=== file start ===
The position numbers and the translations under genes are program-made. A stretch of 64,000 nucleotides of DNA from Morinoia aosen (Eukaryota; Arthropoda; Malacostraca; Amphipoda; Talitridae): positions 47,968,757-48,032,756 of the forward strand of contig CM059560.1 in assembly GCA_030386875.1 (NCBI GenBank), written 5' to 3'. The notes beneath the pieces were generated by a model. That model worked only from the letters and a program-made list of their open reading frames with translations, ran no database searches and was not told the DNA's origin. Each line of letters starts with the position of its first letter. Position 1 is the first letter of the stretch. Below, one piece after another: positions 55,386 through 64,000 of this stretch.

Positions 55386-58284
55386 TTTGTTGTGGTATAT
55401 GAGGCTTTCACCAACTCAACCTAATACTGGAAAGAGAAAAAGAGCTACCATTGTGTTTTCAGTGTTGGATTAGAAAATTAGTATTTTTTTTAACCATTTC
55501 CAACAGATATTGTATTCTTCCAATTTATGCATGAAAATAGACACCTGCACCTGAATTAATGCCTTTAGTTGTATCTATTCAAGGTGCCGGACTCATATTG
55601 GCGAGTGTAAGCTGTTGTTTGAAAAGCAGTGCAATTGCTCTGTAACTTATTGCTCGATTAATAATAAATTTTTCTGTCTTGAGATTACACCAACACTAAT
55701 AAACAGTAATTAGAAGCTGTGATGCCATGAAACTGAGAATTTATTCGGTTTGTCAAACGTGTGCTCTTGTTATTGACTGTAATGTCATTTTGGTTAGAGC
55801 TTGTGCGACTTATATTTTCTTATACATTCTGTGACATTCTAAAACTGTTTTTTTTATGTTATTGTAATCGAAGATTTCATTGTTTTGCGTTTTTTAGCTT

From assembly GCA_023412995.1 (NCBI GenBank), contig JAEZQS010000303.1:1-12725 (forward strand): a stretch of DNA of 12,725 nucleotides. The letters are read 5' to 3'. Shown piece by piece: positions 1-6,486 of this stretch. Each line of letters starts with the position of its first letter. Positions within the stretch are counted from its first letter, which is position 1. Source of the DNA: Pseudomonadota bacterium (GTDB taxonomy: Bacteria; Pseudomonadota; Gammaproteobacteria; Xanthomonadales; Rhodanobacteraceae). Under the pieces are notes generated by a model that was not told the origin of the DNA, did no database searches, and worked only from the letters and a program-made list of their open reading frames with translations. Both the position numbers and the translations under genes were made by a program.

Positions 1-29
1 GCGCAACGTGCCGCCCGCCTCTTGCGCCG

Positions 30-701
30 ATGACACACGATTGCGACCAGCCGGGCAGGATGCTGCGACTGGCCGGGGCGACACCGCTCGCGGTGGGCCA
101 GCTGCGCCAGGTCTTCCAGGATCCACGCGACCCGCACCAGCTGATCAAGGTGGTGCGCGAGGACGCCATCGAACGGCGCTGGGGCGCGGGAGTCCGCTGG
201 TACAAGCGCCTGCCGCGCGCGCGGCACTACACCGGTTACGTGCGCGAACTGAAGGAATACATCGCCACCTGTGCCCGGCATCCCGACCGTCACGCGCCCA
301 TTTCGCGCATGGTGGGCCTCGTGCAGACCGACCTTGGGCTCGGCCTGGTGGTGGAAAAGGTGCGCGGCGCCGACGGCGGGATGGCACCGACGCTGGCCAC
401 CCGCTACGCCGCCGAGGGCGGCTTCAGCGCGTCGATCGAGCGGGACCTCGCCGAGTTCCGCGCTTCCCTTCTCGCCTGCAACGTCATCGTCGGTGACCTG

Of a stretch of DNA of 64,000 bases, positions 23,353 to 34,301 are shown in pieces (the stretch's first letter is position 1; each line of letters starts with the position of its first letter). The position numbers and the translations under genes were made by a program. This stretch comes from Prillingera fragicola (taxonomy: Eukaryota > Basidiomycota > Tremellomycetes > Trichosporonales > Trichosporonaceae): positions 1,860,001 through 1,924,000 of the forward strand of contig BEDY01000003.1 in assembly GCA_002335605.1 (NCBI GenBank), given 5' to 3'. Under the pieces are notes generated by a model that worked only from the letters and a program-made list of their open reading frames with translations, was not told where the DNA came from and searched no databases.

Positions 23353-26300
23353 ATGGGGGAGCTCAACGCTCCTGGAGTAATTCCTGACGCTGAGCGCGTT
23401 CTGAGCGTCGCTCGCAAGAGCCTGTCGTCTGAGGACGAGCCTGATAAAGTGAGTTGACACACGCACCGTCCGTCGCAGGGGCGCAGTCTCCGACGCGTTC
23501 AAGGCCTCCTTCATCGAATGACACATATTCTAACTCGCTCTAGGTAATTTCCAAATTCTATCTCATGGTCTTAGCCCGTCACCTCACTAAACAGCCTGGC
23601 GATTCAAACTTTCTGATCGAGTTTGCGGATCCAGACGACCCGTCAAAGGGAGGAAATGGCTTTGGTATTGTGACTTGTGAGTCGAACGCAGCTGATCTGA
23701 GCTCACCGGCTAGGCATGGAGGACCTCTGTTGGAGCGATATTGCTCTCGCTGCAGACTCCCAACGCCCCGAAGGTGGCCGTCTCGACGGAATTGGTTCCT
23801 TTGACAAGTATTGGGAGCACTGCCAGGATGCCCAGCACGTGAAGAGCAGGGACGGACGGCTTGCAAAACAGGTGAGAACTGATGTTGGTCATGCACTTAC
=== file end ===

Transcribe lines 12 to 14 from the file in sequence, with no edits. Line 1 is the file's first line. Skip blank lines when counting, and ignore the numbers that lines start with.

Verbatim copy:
Positions 30-701
30 ATGACACACGATTGCGACCAGCCGGGCAGGATGCTGCGACTGGCCGGGGCGACACCGCTCGCGGTGGGCCA
101 GCTGCGCCAGGTCTTCCAGGATCCACGCGACCCGCACCAGCTGATCAAGGTGGTGCGCGAGGACGCCATCGAACGGCGCTGGGGCGCGGGAGTCCGCTGG